Welcome to the early December 2019 Corrosionpedia News Roundup. For this edition, we highlight an incident where a pedestrian was injured as the result of a corroded streetlight pole. We see exciting developments in the proactive management of corrosion within both a United States municipality and a European startup company. NACE opens registration for its famous conference that is all about corrosion, and nanotechnology research has the potential to revolutionize marine structure corrosion prevention.
Pedestrian Injured Because of Light Pole Corrosion
In the city of Chicago, Illinois, light poles are becoming increasingly dangerous as a result of the often unseen corrosion they are undergoing. Some light poles and sign poles have been allowed to corrode to the point of complete material failure, which typically involves them falling violently to the ground.
Recently, an injury occurred as one of these poles hit a pedestrian. The poles are frequently found to have rust around their bases, which is most likely a result of their contact with road salt and water in that part of the structure. However, it can be difficult to proactively detect the corrosion due to ornamentation and other aesthetic shapes that are placed around the poles. The city says it is investigating the situation.
Reinforcing Steel Corrosion Study Released
Research has been shared with the scientific community about the factors requiring further study to understand exactly how to prevent or slow the corrosion of steel reinforcing bar in concrete structures. The focus of this study highlights the factors promoting corrosion due to exposure to harmful chlorides. The information released by RILEM, a materials and structures research organization, provides direction for scientists on areas worth further research. There are currently many projects intended to prevent and monitor rebar corrosion, and there are also alternative materials being developed that do not corrode when used as concrete reinforcement.
Registration Opens for CORROSION 2020 Conference
NACE will be hosting its CORROSION conference again in 2020, and registration for the event is now open. CORROSION will be held in Houston, Texas at the George R. Brown Convention Center from March 15 to March 19, 2020. CORROSION is the largest conference that focuses solely on corrosion, and is for technical experts, academics, students and executives that are involved in the prevention, monitoring or research of corrosive processes. The conference has networking events, speaker series, company booths and award ceremonies for attendees to take part in.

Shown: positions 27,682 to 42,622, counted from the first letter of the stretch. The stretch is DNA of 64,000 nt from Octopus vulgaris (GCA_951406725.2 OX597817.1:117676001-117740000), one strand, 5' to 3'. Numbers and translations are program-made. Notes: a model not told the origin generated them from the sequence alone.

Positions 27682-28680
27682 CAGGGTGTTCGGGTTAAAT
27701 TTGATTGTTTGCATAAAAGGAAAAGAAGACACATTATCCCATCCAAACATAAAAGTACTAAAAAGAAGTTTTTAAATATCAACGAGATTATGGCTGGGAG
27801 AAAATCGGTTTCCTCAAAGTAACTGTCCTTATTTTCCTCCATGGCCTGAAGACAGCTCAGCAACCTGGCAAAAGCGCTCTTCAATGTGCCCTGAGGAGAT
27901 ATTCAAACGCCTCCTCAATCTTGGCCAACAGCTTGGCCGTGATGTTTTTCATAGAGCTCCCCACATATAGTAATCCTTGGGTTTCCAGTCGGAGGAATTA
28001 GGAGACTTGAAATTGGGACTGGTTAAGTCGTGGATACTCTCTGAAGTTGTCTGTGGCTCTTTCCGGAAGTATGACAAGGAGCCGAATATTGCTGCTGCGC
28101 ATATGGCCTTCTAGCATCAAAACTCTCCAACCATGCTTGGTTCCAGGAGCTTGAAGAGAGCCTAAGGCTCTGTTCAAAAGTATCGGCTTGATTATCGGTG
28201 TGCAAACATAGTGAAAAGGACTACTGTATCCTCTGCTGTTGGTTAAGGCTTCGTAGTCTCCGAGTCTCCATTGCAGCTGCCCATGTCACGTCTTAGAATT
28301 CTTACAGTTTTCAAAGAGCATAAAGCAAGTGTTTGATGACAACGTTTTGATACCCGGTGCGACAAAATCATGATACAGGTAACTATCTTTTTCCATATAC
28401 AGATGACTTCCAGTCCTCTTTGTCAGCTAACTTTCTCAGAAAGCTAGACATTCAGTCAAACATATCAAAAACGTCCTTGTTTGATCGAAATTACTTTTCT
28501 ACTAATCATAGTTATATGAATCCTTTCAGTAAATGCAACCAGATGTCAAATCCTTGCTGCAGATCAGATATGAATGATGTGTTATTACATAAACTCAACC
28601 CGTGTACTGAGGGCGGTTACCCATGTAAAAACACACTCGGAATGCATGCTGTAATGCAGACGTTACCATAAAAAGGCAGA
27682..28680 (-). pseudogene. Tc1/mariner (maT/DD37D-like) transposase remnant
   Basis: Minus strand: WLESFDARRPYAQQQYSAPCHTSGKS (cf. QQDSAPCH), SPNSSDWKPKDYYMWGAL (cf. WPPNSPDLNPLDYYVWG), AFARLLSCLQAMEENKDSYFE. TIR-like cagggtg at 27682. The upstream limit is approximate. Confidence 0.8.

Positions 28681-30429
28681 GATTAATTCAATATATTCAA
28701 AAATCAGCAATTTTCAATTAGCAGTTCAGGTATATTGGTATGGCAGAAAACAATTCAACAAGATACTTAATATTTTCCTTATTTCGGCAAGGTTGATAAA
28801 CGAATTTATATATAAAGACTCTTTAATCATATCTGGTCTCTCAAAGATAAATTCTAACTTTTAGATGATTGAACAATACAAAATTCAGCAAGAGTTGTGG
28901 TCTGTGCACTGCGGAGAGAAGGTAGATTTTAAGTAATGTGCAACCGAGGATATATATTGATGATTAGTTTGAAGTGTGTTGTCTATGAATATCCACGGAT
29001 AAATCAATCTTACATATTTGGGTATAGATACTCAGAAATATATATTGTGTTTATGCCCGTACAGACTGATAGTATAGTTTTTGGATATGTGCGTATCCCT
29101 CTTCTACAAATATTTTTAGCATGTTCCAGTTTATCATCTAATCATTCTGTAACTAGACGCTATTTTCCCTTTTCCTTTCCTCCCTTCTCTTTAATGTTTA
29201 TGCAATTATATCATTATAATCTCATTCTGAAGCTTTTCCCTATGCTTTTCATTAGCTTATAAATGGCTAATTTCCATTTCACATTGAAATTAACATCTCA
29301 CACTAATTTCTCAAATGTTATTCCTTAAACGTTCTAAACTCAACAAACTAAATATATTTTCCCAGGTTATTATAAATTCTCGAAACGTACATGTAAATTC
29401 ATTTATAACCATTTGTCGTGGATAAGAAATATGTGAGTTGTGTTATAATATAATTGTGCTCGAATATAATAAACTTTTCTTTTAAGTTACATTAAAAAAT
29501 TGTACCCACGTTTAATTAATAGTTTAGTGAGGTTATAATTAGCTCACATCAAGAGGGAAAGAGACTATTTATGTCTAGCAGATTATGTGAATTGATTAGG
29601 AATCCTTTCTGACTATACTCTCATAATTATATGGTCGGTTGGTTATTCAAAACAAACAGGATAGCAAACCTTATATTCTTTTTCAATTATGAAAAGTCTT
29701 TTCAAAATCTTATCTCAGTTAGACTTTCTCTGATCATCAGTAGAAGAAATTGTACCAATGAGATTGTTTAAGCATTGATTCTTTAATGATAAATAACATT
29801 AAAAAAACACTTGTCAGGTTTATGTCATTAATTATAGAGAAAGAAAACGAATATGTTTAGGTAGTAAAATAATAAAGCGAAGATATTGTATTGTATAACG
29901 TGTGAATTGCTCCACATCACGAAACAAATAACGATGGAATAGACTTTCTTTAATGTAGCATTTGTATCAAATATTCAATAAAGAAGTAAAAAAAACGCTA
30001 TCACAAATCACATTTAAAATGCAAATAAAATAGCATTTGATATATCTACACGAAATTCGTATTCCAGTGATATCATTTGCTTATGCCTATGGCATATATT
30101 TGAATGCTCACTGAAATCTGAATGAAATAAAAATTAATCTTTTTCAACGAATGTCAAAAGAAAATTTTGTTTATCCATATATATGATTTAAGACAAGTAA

Proactive Corrosion Inhibition in Water Lines
It has been common lately to hear about municipalities reacting to corrosion and high levels of lead in their water systems after its too late, but the Rivanna Water and Sewer Authority and other municipal departments in the Charlottesville, Virginia area are solving water treatment corrosion problems before they arise. The Rivanna Water and Sewer Authority has had a corrosion inhibition process in place for decades and its water lines are currently delivering safe drinking water with hazardous material levels below regulatory mandates. The organization realized, however, that they must stay on top of the risk of corrosion. Therefore, they are rolling out an upgraded corrosion inhibition plan in 2020 to maintain safe drinking water for its constituents.
Funding Secured by Corrosion StartUp Company
CorrosionRADAR, a corrosion detection and monitoring company, has secured EUR 1 million financing. The funding is being provided by the Midlands Engine Investment Fund - Proof of Concept segment, the government of the United Kingdom and some private investors. CorrosionRADAR develops technology that can be used to automate corrosion detection in the oil and gas industry. The technology also allows for proactive maintenance rather than reactive maintenance by providing information about corrosion risks before failure occurs. The money will be used to expand CorrosionRADAR’s operations and continue its research.
Nanotechnology Could Help Stop Marine Corrosion
Researchers in Europe are exploring different applications where nanotechnology could be used to prevent marine corrosion. Saltwater can cause corrosion to rapidly develop on ship hulls and other marine structures. Currently, traditional coatings are primarily used to prevent corrosion, but scientists at the National Iberian Laboratory are looking at coatings that are formulated using nanotechnology. These coatings are intended to be better able to protect maritime structures. The nano coatings will also help prevent biofouling, a process where structures have their geometry altered by aquatic organic substances.